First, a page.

Featured Post

Crucified Before the Foundation of the World

"Crucified before the foundation of the world." What does that mean? How could that even happen? Historians and archaeologists ta...

Thursday, May 11, 2017

Psalms 101-105

Psalms 101

This Psalm was written by David. I have not found any indication of his age when he wrote this. It could have been in his innocent youth, or it could have been after the confession of his tryst with Bathsheba. In either case, it proclaims David's intention to live a sin free life. From my own experience, I would guess this was written before he committed adultery and arranged the death of Uriah.

He begins with praise and then goes on to detail the matters of selfishness and arrogant behavior he will not tolerate.  He includes the behaviors he will not allow in his household. He focuses briefly on the things his eyes behold. What we see, we sometimes imitate. Beware what you watch, for it may inhabit you.

He denounced faithlessness and perverse people and their actions. He put the slanderers and the haughty in the same classification. These judgments make me think he had not yet experienced the general sins of the population, for these things are everywhere and evident in all people.

I applaud his intention not to associate with the unwholesome and to separate himself from those who commit evil, but he seems to think he can tell at a glance who is worthy to be respected. Maybe in later years he moderated his opinion and became more forgiving.

Return to his opening lines. He valued God's love and justice. His intent was to let that be his guide for life. May we follow in that goal. 

Psalms 102

The author of this Psalm is not identified beyond the description of him as afflicted and in distress. The Psalm begins with a litany of his anguish and vivid descriptions of his anxiety from vs. 1 through 11. In vs. 12 he changes his focus to note the attributes of God.

He begins with pleas to be heard. He beseeches God to see his problems and hear his cries.  He feels his time escaping. He describes the pain he feels in his soul as a bodily sensation. He can't enjoy his food and it tastes like ashes. He is losing weight and describes himself as "skin and bones." He compares himself to a desert owl. In ancient literature, the owl is bad omen forecasting evil times and consequences.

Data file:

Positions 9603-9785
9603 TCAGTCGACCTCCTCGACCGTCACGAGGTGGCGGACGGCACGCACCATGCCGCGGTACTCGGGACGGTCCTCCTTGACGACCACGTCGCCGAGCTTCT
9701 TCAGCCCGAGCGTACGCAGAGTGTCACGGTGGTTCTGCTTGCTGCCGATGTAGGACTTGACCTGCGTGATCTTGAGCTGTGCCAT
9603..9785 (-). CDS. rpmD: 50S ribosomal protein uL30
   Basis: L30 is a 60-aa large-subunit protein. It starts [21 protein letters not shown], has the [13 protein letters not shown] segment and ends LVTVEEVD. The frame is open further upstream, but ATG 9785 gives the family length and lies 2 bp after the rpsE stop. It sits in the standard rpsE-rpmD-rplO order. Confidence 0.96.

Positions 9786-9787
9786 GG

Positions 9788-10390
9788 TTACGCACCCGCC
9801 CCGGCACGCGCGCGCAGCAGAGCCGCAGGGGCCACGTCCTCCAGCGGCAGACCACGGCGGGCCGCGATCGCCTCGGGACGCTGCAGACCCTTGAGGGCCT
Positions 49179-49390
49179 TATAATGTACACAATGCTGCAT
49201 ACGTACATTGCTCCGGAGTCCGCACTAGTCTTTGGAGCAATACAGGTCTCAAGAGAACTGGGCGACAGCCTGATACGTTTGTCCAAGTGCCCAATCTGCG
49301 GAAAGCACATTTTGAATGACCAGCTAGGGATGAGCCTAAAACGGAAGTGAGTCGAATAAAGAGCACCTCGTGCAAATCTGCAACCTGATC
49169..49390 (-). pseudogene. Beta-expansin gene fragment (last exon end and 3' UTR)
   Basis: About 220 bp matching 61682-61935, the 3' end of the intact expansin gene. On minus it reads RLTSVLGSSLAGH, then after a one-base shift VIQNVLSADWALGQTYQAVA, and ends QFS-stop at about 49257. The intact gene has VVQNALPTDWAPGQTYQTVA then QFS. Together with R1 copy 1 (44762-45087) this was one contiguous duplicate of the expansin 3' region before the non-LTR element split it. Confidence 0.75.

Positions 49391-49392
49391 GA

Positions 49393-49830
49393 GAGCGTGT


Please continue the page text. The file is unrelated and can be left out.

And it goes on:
He groans aloud in distress. He seems to indicate this is somehow shameful. He has enemies who use his name like a curse. His distress is so compelling that he has lost all his companions, he likens himself to a bird on a roof. He is alone. He has no friends or support. God, too, has abandoned him. His drink is mingled with tears. He has no recourse. God's wrath is directed toward him, and God has thrown him aside. He sees the darkness closing in and he senses he has no hope.

In vs. 12 he returns to the praise of God and His glory. He is still conscious of his own weakness, but God will endure and restore Zion. I assume this Psalm was written after the return from bondage and Exile. The writer mentions the destruction of the city, Even in the destroyed state, God's people still love for stones. He is confident that God will arise and have compassion on Jerusalem. Her appointed time has come.

Many nations will fear the Lord when he appears in His Glory.
He broke my plans, I yield to Him, He cut short my life, and like the earth, my time will end. You, Lord, will stand forever. The descendants of your faithful will worship you forever.

Psalms 103

In this Psalm, David is the writer, and he is speaking to himself. He addresses his own soul. He lists the characteristics of God, the continuous benefits God freely bestows. Then he makes a summarizing statement: God brings righteousness and justice to the oppressed and all are provided for.  The King James Version is worded slightly differently: "Bless the Lord, O my soul." It is a plaintive cry of one who is alone, God is his only resource. 

He goes into detail about God's love toward us and the lengths he goes to to insure our forgiveness and make us aware of His everlasting love. David's metaphors are, both memorable and revealing. He compares God's love toward the wayward sinners to the love of a father for his minor children. We are so conscious of our own lives and ambitions we feel imortal, but God knows that we are dust. When the wind blows on us we are gone, but God remembers us and promises us a future of joy and glory.

David closes the Psalm with one more injunction to his soul to praise the Lord.

Psalms 104 

There is no attribution of authorship in Psalms 104, but it fits very well with the ones that come before it. It praises and glorifies God's power and majesty.

The writer describes God wearing light like a garment. I like the metaphors used in this Psalm. The clouds are his chariot and he rides on the wings of the winds. Flames of fire are his servant. We feel very powerful when we find ways to use the power of natural elements, but to God, these elements are his servants. They obey his commands. The Psalmist describes them as orderly and obedient to God's design, yet they are still beyond our reach. I am amazed at the scientific descriptions that account creation as a product of evolution without input from God, but when they behold a new finding in a telescope or a microscope, they exclaim "Oh, God, look at that!" Even denying the power or action of God, they still have no other way to express their wonder and amazement.

May we who know and seek His communion also revel in the wonder of his works.